- Reduced calcium absorption in bones - osteoporosis
- Increased risk of diabetes, high blood pressure, cataracts and glaucoma
- Stomach aches, bloating and indigestion problems
- Restlessness and reduced sleep
In case of side effects on using these steroidal anti-inflammatory drugs, consult your physician.
Nonsteroidal Anti-Inflammatory Drugs (NSAIDs)
Nonsteroidal anti-inflammatory drugs (NSAIDs) are mostly available over the counter (OTC). You can buy it without a doctor’s prescription. These are not steroidal in origin and have fewer side effects than corticosteroids.
NSAIDs work faster in pain relief. They are highly effective against fever and inflammation.
Some of the common NSAIDs include:
Although they pose fewer side effects, they may have possible drug interactions. It is advisable to follow your doctor's prescription when using anti-inflammatory drugs.
How Do NSAIDs Work?
Inflammation causes your body to release certain chemical enzymes. They are called cyclooxygenase (COX). These are present in two forms: COX-1 and COX-2. While the COX-1 type protects the lining of your stomach, the other form is responsible for inflammation.
Nonsteroidal anti-inflammatory drugs can block these COX enzymes. NSAIDs can treat pain from muscle aches, sprains, period pains, headaches, etc.
Being nonspecific, these NSAIDs block both forms. So although these drugs are effective against pain, they also interfere with digestive functions.
When Do NSAIDs Help?
NSAIDs can treat pain due to the following conditions:
- Muscle aches and soreness
- Back and neck pains
- Osteoarthritis, rheumatoid arthritis, gouty arthritis
- Ligament sprains
- Toothaches and other dental pain
- Body aches following fever
- Period cramps
- Other minor aches due to infection, such as flu
What Are The Side Effects of NSAIDs?
NSAIDs may be available without a prescription. But that does not mean they are without any side effects. Like any other drugs, they possess possible side effects and other drug interactions.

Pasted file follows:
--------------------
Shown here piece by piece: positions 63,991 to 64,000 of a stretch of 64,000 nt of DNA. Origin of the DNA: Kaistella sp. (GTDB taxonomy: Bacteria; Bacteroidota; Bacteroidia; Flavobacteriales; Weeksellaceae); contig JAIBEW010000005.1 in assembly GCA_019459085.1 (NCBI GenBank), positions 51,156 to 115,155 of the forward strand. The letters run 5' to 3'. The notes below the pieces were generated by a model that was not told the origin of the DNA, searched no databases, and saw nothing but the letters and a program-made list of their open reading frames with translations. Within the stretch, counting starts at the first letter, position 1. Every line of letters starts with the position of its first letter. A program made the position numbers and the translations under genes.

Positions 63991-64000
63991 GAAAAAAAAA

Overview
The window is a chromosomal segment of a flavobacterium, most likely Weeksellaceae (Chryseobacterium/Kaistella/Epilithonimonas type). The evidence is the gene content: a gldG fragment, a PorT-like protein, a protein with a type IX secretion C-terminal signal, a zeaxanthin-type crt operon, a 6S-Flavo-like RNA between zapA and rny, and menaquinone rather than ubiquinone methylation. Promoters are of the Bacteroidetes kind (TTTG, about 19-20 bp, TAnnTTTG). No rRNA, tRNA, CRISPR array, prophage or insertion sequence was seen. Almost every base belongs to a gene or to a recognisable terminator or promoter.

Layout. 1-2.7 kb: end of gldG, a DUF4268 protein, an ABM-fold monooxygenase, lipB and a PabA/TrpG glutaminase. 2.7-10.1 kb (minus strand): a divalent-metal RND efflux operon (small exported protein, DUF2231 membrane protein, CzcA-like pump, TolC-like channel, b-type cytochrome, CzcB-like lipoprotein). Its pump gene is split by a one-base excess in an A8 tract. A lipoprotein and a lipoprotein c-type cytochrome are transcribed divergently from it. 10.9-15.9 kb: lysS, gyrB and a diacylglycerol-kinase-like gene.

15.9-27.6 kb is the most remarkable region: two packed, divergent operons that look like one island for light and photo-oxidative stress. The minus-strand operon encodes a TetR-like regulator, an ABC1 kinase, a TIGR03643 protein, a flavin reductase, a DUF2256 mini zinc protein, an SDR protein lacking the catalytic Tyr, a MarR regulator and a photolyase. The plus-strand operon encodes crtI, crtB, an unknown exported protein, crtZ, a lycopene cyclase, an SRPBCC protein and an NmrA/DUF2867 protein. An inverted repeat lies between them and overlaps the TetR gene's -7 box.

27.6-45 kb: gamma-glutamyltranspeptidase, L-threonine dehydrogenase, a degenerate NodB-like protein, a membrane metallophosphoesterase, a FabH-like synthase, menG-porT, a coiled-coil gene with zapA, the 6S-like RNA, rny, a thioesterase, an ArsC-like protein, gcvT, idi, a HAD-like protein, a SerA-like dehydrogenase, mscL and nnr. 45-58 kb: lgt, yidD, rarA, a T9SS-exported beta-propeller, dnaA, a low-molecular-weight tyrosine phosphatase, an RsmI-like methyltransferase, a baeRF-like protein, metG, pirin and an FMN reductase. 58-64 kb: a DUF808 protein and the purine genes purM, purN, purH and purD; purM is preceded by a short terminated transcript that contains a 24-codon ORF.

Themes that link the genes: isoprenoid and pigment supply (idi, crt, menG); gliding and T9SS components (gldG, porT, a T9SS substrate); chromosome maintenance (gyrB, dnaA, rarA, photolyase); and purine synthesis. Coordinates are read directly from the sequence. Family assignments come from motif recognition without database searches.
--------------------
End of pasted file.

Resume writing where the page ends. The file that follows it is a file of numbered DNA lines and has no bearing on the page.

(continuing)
NSAIDs are typically for short-term use. They may be used to reduce acute inflammatory symptoms and pain relief. Longer usage duration can increase the risk of side effects and interactions. Consult your physician before using these anti-inflammatory drugs, especially if you are on other medications.
Common side effects of NSAIDs include:
Stomach problems - gas, acidity, diarrhoea, heartburn, nausea and vomiting. The COX-1 enzyme is responsible for protecting the stomach lining. As NSAIDs block these enzymes, stomach problems are one of the common side effects.
Severe cases of this side effect can result in ulceration of the stomach lining due to constant irritation. They may also lead to internal bleeding if left unaddressed for a long time. The risk of these side effects is higher for someone susceptible to stomach ulcers, on blood thinners or corticosteroids.
Heart complications - heart attack, heart failure, bleeding, blood clots and stroke. Taking NSAIDs for long duration and in high doses can increase the risk of developing these heart issues. Having a pre-existing cardiovascular condition can increase the risk of side effects.
While anti-inflammatory drugs are the best option for treating pain due to inflammation, they require caution. Follow your prescription and avoid chronic use. Although there are new anti-inflammatory drug formulations in research that can reduce your risk of side effects, limiting their usage can help you avoid unnecessary trouble.